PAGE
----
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Singapore's latest budget includes a $3 billion plan to expand its Changi airport with a fifth terminal before the fourth is even completed, but whether or not the travelers come isn't clear.
"Changi's current success and successful completion of the expansion alone will not guarantee that the new capacity is utilized," Graham Pickett, a global aviation and transport analyst at Deloitte, said via email.
It's not a modest expansion. The new terminal five, targeted for completion in around 10 years, will be as big as terminals one, two and three combined, more than 1 million square meters. The additional airport spending is likely a contributor to expectations Singapore's budget deficit this fiscal year will rise to around 6.67 billion ($5.3 billion), up from last fiscal year's smaller-than-expected 100 million Singapore dollar deficit.
Singapore is projecting Changi will see passenger growth of around 4-6 percent each year for the rest of this decade, according to a speech by Lui Tuck Yew, the transport minister, a year ago.
But it isn't entirely certain that traffic will materialize. In 2014, Singapore's international visitor arrivals fell 3.1 percent on-year to 15.1 million, the first drop since 2009, during the financial crisis, amid a double-digit decline in Chinese tourist arrivals, the Singapore Tourism Board said.
In a research note in August of last year, Maybank-Kim Eng analyst Derrick Heng noted that Changi's flight traffic was expanding faster than its passenger throughput, as the region's airlines deal with overcapacity -- something Heng believed would lead to carriers scaling back their offerings.
The airport expansion was also singled out early last year by economist Jesse Colombo in a controversial Forbes column. He claimed Changi's amenities -- including its butterfly garden and children's play areas -- were a sign that Singapore's economy was headed for an "Iceland-style" meltdown.
But the expansion may be at least partly aimed at keeping Changi's top of the charts status, with the airport repeatedly ranked as the world's best airport in multiple surveys.
It's an attempt to "stay ahead of the curve" by building the infrastructure ahead of the demand, Ben Vogel, editor of IHS Jane's Airport Review, said via email, citing a forecast that the Asia-Pacific region's air traffic will increase threefold by 2031.
He noted that other Southeast Asian hub airports in Bangkok and Jakarta are suffering as they aren't able to cope with rising passenger traffic.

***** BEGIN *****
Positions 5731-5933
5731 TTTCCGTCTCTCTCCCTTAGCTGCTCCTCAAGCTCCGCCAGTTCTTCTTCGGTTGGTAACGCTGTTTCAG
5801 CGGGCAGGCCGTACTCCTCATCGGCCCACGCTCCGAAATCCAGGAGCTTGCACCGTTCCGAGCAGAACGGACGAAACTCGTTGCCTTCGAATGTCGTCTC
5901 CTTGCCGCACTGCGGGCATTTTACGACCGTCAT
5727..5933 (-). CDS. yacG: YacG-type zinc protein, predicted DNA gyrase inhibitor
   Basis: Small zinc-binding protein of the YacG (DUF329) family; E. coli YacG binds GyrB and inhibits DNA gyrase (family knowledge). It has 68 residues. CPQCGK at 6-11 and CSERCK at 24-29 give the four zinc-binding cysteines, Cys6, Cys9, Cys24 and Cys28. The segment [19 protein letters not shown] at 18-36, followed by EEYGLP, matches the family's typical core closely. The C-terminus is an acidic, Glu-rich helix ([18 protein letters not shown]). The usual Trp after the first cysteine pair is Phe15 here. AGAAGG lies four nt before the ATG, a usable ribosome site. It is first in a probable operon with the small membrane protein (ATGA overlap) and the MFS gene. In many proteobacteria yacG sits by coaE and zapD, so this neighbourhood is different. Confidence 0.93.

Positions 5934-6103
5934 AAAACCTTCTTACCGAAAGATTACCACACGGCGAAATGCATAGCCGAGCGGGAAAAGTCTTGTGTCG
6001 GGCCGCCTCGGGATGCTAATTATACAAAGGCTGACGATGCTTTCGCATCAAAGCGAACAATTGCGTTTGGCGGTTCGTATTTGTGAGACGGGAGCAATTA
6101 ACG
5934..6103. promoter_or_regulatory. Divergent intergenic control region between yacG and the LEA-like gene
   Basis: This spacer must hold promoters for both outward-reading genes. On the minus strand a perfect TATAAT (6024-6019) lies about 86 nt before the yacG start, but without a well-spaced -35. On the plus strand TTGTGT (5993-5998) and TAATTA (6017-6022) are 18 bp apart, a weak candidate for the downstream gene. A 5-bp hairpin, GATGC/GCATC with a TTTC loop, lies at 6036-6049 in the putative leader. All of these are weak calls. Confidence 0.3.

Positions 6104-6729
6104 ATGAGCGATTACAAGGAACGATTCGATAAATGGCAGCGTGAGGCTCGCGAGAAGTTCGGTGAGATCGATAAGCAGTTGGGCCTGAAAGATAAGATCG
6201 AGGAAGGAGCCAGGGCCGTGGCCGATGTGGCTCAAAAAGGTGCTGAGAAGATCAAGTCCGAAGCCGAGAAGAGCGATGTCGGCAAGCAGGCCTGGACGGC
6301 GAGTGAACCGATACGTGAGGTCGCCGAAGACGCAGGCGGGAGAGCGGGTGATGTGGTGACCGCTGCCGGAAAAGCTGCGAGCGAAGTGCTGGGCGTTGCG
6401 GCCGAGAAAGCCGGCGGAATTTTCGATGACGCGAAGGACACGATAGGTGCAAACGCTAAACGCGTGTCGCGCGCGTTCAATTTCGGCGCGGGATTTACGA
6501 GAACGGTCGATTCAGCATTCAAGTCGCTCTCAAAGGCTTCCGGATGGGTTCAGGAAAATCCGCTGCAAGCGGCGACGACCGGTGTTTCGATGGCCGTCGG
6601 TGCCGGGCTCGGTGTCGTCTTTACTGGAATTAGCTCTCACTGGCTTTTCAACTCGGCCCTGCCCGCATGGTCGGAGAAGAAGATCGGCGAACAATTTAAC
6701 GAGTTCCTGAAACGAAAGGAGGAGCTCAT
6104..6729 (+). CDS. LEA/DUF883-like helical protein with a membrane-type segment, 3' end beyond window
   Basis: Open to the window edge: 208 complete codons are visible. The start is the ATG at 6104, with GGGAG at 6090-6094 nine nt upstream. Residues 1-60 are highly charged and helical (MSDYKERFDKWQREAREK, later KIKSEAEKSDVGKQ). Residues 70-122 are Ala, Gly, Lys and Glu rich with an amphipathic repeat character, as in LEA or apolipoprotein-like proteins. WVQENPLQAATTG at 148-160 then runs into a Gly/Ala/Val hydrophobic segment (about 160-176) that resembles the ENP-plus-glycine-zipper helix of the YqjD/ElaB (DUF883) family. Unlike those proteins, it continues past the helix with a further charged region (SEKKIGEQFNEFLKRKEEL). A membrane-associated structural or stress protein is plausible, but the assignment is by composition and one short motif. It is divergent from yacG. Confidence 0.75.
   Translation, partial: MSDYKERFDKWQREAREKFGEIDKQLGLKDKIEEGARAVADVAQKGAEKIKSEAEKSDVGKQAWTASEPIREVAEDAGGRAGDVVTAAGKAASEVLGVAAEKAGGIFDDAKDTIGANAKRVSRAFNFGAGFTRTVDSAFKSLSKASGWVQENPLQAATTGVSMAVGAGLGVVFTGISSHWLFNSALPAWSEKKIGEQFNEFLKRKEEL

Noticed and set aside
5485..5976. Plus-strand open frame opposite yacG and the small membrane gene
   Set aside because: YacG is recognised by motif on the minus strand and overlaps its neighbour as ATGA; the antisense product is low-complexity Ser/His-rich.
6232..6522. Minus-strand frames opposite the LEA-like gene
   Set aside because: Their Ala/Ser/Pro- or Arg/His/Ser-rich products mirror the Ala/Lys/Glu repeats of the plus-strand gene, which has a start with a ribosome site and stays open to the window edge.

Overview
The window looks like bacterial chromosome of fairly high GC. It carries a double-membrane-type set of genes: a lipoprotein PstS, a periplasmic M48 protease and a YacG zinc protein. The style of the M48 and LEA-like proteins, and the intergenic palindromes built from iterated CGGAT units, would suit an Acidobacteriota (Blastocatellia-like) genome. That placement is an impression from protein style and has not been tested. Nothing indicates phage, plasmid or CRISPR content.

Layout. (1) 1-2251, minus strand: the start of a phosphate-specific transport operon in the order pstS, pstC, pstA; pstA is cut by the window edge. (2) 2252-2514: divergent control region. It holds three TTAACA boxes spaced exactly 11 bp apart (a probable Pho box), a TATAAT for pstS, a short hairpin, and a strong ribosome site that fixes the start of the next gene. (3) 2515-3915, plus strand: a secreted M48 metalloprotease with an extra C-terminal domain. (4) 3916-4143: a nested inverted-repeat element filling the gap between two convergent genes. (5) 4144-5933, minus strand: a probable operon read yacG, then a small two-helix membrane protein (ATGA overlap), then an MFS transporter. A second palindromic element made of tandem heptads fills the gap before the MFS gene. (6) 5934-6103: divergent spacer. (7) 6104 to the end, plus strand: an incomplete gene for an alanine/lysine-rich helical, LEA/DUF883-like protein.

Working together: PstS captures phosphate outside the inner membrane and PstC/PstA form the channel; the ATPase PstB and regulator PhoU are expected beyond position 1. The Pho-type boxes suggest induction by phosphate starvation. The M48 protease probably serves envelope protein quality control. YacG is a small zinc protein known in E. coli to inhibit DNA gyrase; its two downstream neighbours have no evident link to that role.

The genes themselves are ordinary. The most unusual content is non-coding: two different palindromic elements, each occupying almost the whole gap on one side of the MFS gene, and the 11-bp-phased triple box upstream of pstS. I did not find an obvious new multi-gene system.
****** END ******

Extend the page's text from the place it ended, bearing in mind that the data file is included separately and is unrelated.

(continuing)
Failing to anticipate growth and passenger needs is a clear driver of the "worst airports" surveys. In the U.S., New York's Laguardia airport last year once again topped travel website Sleeping in Airports worst airport list, calling it "worn out," while U.S. Vice President Joe Biden likened it to a "third world country."
"Singapore is taking clear steps to avoid this fate," Vogel said.
But Changi's expansion isn't only about passenger comfort or avoiding long immigration lines.
"Singapore takes its airport very seriously," Jonathan Galaviz, a partner at Global Market Advisors, said via email. "It serves as an economic lifeline to the world," he said.
It's a lifeline that's facing a lot more competition, especially from the Middle East, and Galaviz believes Singapore doesn't really have a choice about ramping up its airport capacity.
"In theory, the more capacity that the airport has, the more likely it is that Singapore can be a hub for major carriers besides just Singapore Airlines,"Galaviz said.
But other airports are also going that route, noted Deloitte's Pickett, citing new hubs in Guangzhou and the Middle East as well as plans for as many as 100 new airports in China by 2027. "The major airports in Hong Kong, Dubai (both Dubai International and Al Maktoum International), Abu Dhabi, Istanbul and Qatar are undergoing significant expansions before 2030," with Al Maktoum potentially becoming the world's largest airport by 2027, Pickett noted.
"Singapore has no choice but to ramp up capacity to fend the competition off," Galaviz said.
--See Kit Tang contributed to this article.
—By CNBC.Com's Leslie Shaffer; Follow her on Twitter